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Here’s some contemporary music the president will hear at his inauguration

Here’s what President Obama will be hearing this morning as the Introit before the liturgy of the service at St. John’s Lafayette Square. It’s a piece written in 2002 by US composer David Ludwig and called, The New Colossus.  New music, for a new term. Nice.

david ludwig

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  1. A fine-sounding work!

  2. gerald brennan says:

    “The New Colossus. New music, for a new term. Nice.”

    What’s nice about it? This is an inauguration, not a coronation.
    “New Collossus”… (shudder)

    • Robert Fitzpatrick says:

      Oh dear! Please be calm. His Majesty Barack I won’t be wearing a crown any time soon.

      The New Colossus (like the Colossus of Rhodes) refers, I believe, to the Statue of Liberty guarding the harbor of NYC, The text of the composition is the poem by Emma Lazarus, entitled “The New Colossus” of which a citation is engraved on the monument:

      “…Give me your tired, your poor,
      Your huddled masses yearning to breathe free,
      The wretched refuse of your teeming shore.
      Send these, the homeless, tempest-tost to me,
      I lift my lamp beside the golden door!”

    • @gerald brennan: You should have found out a little more about the piece before sounding off so indignantly. Mr. Ludwig’s piece is a setting of the Emma Lazarus poem inscribed on the base of the Statue of Liberty. It is not, as you seem to be implying, a metaphorical description of Mr. Obama or his character.

  3. JBBaldwin says:

    It is perfectly dreadful poetry unworthy of any occasion.

  4. What a nice piece written for me! Which century was it composed? Perhaps the 12th? no…the part at the end, must be the early 20th!!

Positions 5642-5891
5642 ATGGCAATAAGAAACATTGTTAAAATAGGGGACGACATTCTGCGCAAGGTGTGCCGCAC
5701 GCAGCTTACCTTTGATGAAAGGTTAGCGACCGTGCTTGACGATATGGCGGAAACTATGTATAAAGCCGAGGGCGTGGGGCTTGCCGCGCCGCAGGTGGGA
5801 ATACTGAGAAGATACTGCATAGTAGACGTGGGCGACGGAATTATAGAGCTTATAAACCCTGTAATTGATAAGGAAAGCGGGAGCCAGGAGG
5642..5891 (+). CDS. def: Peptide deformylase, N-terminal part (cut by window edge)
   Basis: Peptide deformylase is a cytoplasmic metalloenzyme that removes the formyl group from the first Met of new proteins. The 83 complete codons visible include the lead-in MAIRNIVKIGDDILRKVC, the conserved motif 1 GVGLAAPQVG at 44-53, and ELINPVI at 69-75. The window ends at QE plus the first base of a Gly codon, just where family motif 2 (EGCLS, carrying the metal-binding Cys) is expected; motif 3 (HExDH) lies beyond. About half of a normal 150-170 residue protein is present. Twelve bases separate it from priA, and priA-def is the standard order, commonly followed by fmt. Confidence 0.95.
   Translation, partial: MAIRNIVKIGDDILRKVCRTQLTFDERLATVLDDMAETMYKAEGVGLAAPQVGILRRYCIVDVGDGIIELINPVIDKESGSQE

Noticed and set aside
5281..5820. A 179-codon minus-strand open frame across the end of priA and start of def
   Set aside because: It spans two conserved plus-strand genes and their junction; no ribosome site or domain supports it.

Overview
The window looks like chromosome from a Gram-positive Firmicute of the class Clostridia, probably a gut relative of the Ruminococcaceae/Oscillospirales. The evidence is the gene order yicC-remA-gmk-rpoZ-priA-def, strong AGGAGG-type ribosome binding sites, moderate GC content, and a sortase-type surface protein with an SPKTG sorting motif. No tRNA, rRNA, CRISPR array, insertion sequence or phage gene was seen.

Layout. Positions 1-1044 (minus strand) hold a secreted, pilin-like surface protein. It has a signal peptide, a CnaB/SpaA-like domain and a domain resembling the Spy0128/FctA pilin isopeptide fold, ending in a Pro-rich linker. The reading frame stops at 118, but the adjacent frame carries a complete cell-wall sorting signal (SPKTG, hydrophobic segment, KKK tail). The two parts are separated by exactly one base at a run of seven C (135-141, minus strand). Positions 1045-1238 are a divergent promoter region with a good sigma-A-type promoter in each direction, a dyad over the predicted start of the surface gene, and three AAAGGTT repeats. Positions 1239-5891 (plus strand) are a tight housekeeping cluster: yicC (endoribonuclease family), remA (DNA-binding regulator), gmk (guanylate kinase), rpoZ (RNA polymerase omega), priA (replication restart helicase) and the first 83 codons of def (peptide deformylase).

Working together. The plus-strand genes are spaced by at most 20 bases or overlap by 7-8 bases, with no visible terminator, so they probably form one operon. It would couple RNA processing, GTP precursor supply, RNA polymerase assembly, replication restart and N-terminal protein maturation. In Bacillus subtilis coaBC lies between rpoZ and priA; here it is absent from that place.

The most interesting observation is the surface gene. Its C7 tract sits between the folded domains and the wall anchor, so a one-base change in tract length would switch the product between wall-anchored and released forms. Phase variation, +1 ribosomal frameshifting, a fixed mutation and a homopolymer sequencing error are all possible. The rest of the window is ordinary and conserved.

5. ML Fallis says:

    Give him a break.. That piece is perfectly respectable for an inauguration.. OK not groundbreaking…but would you have wanted a Masterpiece “wasted” on this event? We didn’t get Rite of Spring or even a Phillip Glass piece at state events.. America is NOT Europe with centuries of high culture.. the US of A has always been a more populist grass roots culture….This youngish perfectly OK competent composer can probably use the commission and I predict that this piece will be sung at graduations, commencements and proud State Occasions for many many years to come.. ( not unlike ” Something Like a Star” by dear old Virgil Thompson) Can we not let this ceremony go by without sour grapes.. what, pray tell, would be more appropriate?

    • Harrison Boyle says:

      Just a slight correction: “Choose Something Like A Star” (an old favorite of those few high school choir directors lucky enough to still have something better than a ‘show choir” ) is from Frostiana – a suite of Robert Frost settings by Randall Thompson (who, like Ludwig, taught at Curtis but went on to teach at Harvard.) Confusing him with Virgil happens often enough as they are of a similar vintage and musical inclinations.

  6. Caroline Whiddon says:

    What a collection of grumpy, jaded commentators! Here we have a young composer (who happens to be on the faculty at the Curtis Institute and is a brilliant musician) having one of his compositions from last decade performed during a brief chapel ceremony prior to the main inaugural event, and all people can do is complain. The music, the poetry, the politics…. any opportunity to complain. I’m so tired of grumpy musicians. How about simply expressing some excitement for the composer? Geesh. For those people who are the “poor, huddled masses” I’m sure it’s the sweetest sounding poetry/music they’ve ever heard!

  7. JBBaldwin says:

    No sour grapes from me; I’m happy for the composer to be able to make a living writing and teaching at a wonderful music school. I’m glad there was new music (albeit peripherally) as part of the inauguration.

    I stand by my point that the poetry is execrable, the joy of the poor huddled masses notwithstanding.

  8. Michael Thompson says:

    The composer is also, I believe, Rudolf Serkin’s grandson (?)

  9. ML Fallis says:

    I saw that too when I googled him.. He is indeed
    Rudolf Serkin’s grandson. He’s carved out a very respectable career for himself on his own.

    good on him.

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